A bee proves me wrong

The other day I posted photos of my Viburnum 'Onondaga', saying how much I love its blooms, but that I had never noticed pollinators on the flowers. I must never have looked before, or I was looking too early in the cold mornings, because pollinators love these flowers!

Not just honeybees either. Bees of all sizes, plus other insects. Let's take a look...


First, a helpful tip: if you have allergies or a cold, then you should probably take a decongestant before trying to photograph swarms of tiny bees with a macro lens in the warmth of the afternoon sunlight. That or learn to hold your breath. Mouth breathing created a couple of close calls with almost-inhaled bees when I was out there.

Second, watching bees in the afternoon is not relaxing, especially after they've been drinking nectar for hours. They are hyper little pollinators that will never stay still for a photo. Add a good stiff breeze to sway the flowers around unpredictably and you end up with a lot of deleted photos.

So, the pollinators. Obviously the honeybees were present -- I think I saw three or four on the shrub at a time, but it's impossible for me to know if it was the same few bees or if they were constantly flying off and being replaced by other lookalikes.

There was at least one small bumblebee:

Lots of these tiny, unidentified bees. These presented the most open-mouth danger:

A slightly larger bee, not quite honeybee sized:

It wasn't only bees that were attracted to this bounty either. Is this a type of beetle?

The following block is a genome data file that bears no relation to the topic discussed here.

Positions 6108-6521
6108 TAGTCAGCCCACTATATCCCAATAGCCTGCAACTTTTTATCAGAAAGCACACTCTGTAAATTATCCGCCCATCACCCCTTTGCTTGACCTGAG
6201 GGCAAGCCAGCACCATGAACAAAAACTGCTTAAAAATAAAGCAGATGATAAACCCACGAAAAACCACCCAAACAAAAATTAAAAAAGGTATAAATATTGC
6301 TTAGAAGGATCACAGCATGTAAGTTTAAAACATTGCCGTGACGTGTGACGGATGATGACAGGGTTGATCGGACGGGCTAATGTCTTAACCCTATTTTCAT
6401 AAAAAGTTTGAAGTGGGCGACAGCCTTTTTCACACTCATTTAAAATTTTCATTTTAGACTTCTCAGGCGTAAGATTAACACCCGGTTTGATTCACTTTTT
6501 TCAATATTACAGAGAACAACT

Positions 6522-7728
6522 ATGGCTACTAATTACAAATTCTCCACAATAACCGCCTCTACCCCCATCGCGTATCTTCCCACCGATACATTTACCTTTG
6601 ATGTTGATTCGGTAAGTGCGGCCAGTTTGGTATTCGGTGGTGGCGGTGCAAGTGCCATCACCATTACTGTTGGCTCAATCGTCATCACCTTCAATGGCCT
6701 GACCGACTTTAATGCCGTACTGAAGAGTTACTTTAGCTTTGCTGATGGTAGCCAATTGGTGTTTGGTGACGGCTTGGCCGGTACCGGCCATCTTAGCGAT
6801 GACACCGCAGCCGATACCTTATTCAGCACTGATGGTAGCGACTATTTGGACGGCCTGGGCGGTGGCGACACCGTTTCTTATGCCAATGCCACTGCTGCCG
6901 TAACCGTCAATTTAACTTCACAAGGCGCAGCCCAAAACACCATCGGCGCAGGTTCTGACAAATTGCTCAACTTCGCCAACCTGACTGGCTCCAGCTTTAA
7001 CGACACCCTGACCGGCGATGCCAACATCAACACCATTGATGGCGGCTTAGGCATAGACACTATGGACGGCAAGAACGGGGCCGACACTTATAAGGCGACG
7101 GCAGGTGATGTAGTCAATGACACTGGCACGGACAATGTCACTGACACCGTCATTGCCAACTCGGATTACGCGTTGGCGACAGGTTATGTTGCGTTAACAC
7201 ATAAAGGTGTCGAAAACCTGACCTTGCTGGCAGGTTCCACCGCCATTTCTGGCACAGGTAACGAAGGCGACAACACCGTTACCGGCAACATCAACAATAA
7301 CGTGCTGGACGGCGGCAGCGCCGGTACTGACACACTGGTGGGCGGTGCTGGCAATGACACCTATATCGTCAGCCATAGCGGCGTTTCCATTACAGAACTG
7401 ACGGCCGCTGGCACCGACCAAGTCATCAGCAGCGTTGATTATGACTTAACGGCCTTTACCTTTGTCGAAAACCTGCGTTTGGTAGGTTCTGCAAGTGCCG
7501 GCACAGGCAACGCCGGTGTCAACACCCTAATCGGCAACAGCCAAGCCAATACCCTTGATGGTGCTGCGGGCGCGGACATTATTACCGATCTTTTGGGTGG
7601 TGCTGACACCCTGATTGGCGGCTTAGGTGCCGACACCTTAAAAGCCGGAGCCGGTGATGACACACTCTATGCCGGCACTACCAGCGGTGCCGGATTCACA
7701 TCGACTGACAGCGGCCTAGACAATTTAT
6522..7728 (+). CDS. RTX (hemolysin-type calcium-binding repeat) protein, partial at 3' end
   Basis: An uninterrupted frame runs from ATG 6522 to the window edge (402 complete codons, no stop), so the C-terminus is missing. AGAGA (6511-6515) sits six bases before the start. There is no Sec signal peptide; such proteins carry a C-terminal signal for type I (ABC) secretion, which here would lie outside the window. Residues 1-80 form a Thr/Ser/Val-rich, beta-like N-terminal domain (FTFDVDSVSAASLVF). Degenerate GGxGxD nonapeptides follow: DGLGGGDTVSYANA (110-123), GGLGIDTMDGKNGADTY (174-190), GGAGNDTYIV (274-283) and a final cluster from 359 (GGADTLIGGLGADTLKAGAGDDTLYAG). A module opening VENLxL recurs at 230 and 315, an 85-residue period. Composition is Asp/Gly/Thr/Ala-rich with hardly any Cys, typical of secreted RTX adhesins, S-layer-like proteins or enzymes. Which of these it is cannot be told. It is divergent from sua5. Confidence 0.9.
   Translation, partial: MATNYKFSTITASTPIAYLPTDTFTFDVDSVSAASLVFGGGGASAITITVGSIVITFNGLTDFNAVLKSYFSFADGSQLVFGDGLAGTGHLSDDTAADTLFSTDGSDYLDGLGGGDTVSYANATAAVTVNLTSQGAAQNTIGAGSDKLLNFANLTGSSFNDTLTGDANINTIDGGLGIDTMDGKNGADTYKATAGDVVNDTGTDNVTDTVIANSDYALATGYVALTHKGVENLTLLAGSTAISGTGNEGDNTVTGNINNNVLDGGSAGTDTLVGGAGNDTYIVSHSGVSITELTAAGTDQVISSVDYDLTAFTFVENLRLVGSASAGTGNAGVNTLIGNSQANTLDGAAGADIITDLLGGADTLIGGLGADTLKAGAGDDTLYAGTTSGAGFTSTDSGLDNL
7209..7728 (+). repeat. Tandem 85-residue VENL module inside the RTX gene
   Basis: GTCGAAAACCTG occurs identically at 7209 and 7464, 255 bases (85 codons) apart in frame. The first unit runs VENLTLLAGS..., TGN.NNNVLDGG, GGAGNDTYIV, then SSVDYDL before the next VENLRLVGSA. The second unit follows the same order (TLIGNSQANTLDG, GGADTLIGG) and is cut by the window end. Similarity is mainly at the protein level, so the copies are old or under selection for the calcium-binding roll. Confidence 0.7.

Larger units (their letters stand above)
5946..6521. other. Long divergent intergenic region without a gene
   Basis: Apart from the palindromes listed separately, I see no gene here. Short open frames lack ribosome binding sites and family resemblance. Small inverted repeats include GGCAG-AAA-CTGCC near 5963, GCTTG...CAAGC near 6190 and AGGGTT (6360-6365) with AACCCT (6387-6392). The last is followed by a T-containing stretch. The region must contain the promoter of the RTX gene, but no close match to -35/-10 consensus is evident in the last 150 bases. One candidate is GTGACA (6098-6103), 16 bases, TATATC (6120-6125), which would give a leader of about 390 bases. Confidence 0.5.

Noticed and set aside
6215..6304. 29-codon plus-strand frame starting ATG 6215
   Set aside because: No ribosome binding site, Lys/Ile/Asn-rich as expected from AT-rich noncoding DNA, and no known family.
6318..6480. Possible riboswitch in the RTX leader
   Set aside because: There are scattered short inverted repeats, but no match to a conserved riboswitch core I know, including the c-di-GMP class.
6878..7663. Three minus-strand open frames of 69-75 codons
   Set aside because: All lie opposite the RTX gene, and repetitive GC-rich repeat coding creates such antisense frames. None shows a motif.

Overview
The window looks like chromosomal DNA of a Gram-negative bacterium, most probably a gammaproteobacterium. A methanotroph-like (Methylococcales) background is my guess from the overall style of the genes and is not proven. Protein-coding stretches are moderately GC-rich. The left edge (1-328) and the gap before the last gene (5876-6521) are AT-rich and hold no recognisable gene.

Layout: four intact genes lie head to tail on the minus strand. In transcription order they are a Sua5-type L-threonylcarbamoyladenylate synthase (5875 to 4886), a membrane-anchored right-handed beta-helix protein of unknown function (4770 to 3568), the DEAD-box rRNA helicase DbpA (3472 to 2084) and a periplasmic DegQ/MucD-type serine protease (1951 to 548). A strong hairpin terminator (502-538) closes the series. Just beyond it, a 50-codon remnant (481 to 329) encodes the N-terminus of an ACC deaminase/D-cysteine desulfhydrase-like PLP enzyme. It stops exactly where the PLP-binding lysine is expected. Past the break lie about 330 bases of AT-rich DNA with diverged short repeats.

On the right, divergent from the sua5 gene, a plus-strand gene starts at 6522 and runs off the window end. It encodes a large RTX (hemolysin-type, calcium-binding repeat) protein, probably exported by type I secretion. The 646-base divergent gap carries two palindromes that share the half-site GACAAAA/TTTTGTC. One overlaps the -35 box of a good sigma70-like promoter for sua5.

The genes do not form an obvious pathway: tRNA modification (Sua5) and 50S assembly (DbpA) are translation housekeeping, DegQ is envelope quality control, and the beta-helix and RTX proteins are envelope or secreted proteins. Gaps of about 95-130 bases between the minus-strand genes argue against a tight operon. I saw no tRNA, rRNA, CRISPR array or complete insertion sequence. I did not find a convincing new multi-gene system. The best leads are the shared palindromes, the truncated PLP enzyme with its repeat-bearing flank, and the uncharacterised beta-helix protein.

Get this stuff off of me!

I'm pretty sure this next one is a beetle, tiny as it is. I really need to spend some time on bugguide.net. Maybe I'll come back and add IDs in image captions after I figure them out.

There are ants here too (no surprise really, as ants are everywhere -- at least in my garden). I don't know how much pollination they are doing, but they're definitely getting as much nectar as they want:

What's this little fly doing here? It doesn't even know where the flowers are!

This little spider too. What's he hanging around for?

Oh. Now I get it...

I was hoping to see the spider hunt succeed, but it wasn't to be -- the fly left before the spider could inch close enough to spring.

Speaking of flies, this large fly was refreshingly sedate compared to the bees:

I'm not a bee -- I can only tickle you with my hairy bottom.

Finally, this honeybee was the most hyper of all. Not only would she scamper across the bed of tiny flowers, but she would fly up again after only a second or two. I was intrigued by her saddlebags though, and wanted to get a better look at them, so I followed here for a while:

Speaking of bottoms, mine is quite nicely dusted!

That doesn't look like pollen on her legs. What is it? A mixture of nectar and pollen? Any apiologists or beekeepers reading, please let me know!

So all of these insects (and arachnids too I guess) have proven me wrong about my Viburnum sargentii 'Onondaga' -- it really does attract the pollinators. I'm very glad for that!

I wasn't wrong about it being a beautiful shrub though.


Blog Widget by LinkWithin
Katie M  – (May 8, 2011 at 8:47 AM)  

This brings back such memories of my university honours project on, wait for it... bees! I spent a lot of time watching the critters, a lot.

greggo  – (May 8, 2011 at 9:04 AM)  

It's a entomological feast!

Bertie Bainbridge  – (May 8, 2011 at 10:23 AM)  

Delightful series of photographs! Wonderful stuff.


Diana Studer  – (May 8, 2011 at 3:31 PM)  

No takers for the saddlebags? Does look mysteriously ... grey, and gluey???

Post a Comment

  © Blogger template Shush by Ourblogtemplates.com 2009

Back to TOP